The model could be used by scientists to explore the impact of climate change and increased flood risk on urban resilience, and the effect of various behavioural assumptions on the choices that people make in response to flood risk. It can be used by policy-makers to explore the aggregated impact of climate adaptation policies aimed at minimizing flood damages and the social costs of flood risk.
Based on theoretical and empirical considerations, ORVin is developed to understand consumer purchasing behavior regarding organic wines. To gain insight into the process of wine consumption, the theory of planned behavior is considered along with alphabet theory and goal framing theory. This provides a solid theoretical framework for identifying behavioral factors including beliefs, attitudes, norms, habits, and goals that may influence organic wine purchases. The model can be used to examine the effectiveness of different interventions for encouraging households to purchase organic wine instead of conventional wine. ORVin provides a dynamic platform to study the individual reaction of the disaggregated, low-level actors of the system to the hypothetical changes in the wine market such as taxation, marketing campaigns, and promotions. The cumulative impacts of changing behavior are also evaluated with respect to the environment. This model improves users understanding of the complexity of wine purchasing decisions and help them to further interpret and forecast organic wine market.
This model simulates the interplay between consumer preferences and socio-environmental issues related to agriculture and food production. We operationalize the novel concept of extended agro-food supply chain and simulate adaptive behavior of farmers, food processors, retailers, and customers. Not only the operational factors (e.g., price, quantity, and lead time), but also the behavioral factors (e.g., attitude, perceived control, social norms, habits, and personal goals) of the food suppliers and consumers are considered in order to foster organic farming. We propose an integrated approach combining agent-based, discrete-event, and system dynamics modeling for a case of wine supply chain.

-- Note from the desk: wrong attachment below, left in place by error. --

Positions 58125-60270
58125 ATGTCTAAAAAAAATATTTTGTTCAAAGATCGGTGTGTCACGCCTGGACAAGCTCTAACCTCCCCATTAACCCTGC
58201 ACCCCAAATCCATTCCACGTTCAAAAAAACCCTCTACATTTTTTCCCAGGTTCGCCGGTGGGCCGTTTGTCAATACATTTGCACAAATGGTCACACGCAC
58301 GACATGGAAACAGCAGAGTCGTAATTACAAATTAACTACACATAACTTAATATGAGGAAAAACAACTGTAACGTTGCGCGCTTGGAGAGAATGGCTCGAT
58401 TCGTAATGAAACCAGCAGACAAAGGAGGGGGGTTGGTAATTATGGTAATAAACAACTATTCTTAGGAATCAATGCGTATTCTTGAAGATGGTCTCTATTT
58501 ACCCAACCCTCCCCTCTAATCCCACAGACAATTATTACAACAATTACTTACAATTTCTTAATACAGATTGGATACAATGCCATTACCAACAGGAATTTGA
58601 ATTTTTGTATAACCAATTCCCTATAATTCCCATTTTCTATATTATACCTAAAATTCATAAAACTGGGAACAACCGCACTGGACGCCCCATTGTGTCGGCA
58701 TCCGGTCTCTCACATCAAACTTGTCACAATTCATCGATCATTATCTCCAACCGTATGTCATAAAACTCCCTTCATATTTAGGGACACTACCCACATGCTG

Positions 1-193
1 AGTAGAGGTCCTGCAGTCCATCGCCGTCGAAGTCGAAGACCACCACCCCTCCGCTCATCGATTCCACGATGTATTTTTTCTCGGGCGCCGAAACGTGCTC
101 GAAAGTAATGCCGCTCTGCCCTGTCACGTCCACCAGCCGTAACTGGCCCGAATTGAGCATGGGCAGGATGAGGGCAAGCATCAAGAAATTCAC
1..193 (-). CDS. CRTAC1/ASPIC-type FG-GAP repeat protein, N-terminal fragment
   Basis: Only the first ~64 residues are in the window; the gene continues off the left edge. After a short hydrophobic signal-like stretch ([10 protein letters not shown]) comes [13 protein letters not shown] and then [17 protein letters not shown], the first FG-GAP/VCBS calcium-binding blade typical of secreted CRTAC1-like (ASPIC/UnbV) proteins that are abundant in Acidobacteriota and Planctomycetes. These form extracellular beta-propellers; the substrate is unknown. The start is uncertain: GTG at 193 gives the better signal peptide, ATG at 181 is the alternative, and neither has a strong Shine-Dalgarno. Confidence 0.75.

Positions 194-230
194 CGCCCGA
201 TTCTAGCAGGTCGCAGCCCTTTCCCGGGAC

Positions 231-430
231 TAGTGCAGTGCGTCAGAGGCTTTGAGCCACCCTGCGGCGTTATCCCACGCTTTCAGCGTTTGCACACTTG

Computational social science has seen a shift from theoretical models to empirical agent-based models (ABMs) grounded in data-driven correlations between behavioral factors defining agents’ decisions. The community’s interest in theoretical ABMs with behavioral theories setting stylized rules that guide agents’ actions is fading, especially when it concerns policy-related simulations. However, it remains unclear to what extent theory-driven ABMs mislead, if at all, possible policy decisions when compared to the outcomes of models with empirical micro-foundations. This is especially relevant for pro-environemntal policies that increasingly rely on quantifying cumulative effects of individual behavioral changes, where ABMs are so useful. To address this methodological dilemma, we propose a comparison framework to quantitatively explore the differences between theory- and data-driven ABMs. Inspired by the existing theory-based model, ORVin-T, which studies the individual choice between organic and conventional products, we designed a survey to collect data on individual preferences and purchasing decisions. We then used this extensive empirical microdata to build an empirical twin, ORVin-E, replacing the theoretical assumptions and secondary aggregated data used to parametrize agents’ decision strategies with empirical survey data. We compare the models in terms of key outputs, perform sensitivity analysis and three policy scenario.